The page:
Nosemosis

The Nosema disease is a parasitic disease of adult honey bees (Apis mellifera) caused by two species of microsporidia, Nosema apis and Nosema ceranae, which form spores in adverse living conditions.

Honeybees afflicted with nosemosis start to forge earlier, while pathological changes of their mid-gut epithelial cells, as well as digestive and metabolic disorders, cause malnutrition leading to premature deaths.

Spores enter the digestive tract of bees via infected food and drink or on the occasion of social food exchange with other bees. The most common sources of infection include unsanitary water supply, honeycomb marked with faeces of infected bees, and contaminated honey. After reaching the mid-gut, Nosema sp. spores germinate under the influence of diverse chemical stimuli and their vegetative form invades epithelial cells of the mid-gut where they multiply. A part of spores is expelled from destroyed epithelial cells of the gut via excrements and a part remains in the lumen where they take vegetative form and invade the previously healthy epithelial cells of the mid-gut. Consequently, bees are constantly hungry and take larger quantities of food which accumulates in their rectums as sweet faecal matter infected with spores.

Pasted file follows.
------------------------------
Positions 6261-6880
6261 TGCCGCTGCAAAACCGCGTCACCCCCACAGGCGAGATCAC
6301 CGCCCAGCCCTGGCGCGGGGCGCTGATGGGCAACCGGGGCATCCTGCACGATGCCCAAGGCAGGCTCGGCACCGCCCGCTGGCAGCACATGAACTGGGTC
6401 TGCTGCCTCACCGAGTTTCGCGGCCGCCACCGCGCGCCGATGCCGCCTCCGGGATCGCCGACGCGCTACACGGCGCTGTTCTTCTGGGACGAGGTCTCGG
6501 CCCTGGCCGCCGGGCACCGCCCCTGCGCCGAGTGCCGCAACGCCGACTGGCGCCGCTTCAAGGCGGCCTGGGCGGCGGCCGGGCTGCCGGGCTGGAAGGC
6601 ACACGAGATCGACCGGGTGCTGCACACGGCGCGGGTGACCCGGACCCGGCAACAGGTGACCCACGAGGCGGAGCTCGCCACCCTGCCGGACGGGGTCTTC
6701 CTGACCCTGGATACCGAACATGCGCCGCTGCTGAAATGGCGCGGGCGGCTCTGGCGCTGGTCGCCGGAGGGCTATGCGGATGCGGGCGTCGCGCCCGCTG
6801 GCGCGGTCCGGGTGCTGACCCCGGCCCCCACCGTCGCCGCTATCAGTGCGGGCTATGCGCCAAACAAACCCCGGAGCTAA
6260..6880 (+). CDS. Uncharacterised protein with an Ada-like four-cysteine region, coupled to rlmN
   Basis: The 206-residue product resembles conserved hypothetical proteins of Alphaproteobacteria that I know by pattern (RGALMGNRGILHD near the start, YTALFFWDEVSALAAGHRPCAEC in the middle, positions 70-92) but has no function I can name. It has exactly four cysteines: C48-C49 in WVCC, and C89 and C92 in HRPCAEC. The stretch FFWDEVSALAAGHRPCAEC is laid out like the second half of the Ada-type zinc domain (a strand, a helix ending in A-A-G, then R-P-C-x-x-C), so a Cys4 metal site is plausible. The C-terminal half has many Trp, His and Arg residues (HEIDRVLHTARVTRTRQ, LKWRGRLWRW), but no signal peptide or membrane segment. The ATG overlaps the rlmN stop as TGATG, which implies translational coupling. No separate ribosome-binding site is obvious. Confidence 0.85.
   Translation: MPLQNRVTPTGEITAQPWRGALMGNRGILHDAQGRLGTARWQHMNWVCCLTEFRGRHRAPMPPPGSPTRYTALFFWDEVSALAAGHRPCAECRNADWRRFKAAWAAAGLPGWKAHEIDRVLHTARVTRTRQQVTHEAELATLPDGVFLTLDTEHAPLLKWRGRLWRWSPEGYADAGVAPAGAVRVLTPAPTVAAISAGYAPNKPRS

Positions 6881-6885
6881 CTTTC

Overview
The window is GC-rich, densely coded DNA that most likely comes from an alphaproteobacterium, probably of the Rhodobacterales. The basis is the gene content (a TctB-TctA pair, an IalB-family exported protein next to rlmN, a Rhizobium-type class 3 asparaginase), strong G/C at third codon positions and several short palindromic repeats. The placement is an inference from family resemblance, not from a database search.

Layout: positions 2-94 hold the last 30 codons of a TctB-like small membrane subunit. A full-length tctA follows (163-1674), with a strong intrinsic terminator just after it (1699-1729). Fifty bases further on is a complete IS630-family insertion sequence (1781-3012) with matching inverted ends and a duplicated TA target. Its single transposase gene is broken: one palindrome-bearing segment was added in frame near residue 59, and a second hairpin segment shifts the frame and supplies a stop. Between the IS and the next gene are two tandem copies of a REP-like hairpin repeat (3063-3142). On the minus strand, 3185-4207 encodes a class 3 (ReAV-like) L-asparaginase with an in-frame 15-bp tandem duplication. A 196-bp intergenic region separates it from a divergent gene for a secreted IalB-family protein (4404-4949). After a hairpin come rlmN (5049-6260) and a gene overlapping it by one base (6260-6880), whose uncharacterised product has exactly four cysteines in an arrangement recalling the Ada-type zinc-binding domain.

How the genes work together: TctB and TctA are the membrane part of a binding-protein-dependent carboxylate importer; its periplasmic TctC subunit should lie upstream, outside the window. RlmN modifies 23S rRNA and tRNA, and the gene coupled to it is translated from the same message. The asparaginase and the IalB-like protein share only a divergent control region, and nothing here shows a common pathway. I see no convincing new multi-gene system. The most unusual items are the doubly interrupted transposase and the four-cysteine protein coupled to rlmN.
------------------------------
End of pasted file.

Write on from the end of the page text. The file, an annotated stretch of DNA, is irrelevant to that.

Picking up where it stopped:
New Nosema ceranae is highly pathogenic and there are usually no visible symptoms of diarrhoea or adult bee deaths and there is a total lack of seasonality in the diagnosis, and little is known about pathogenicity.

Factors favouring the spread of the disease include robbery in honeybee colonies and bad bee-keeping practices, as well as sudden temperature fluctuations, poor pasture, disturbance, and frequent movements of honeybee colonies.
Conditions which also influence spreading of the disease are the long-lasting impossibility of cleansing flights during winter and the honeydew honey which was brought by bees into the hive in autumn and the beekeeper could not extract on time.

The disease arises in early spring. Many dead honeybees are detected around the hive, but also in the hive, the colony weakens and very often the bee queen also dies. Fecal matter in the form of diarrhoea, which is the source of further infection, can be observed on frames, honeycomb, foundations and around the hive.

  • “Last spring, just before acacia blossoming I lost all the flying bees, with piles of dead bees in front of the beehives. Besides Beevital, I was successful in rebuilding them by regular treatment with Nozevit as well as with a timely feeding supplement. By September all the 35 colonies were in great shape!” — Damir Rogulja, beekeper, Zagreb, Croatia, http://www.pcelinjak.hr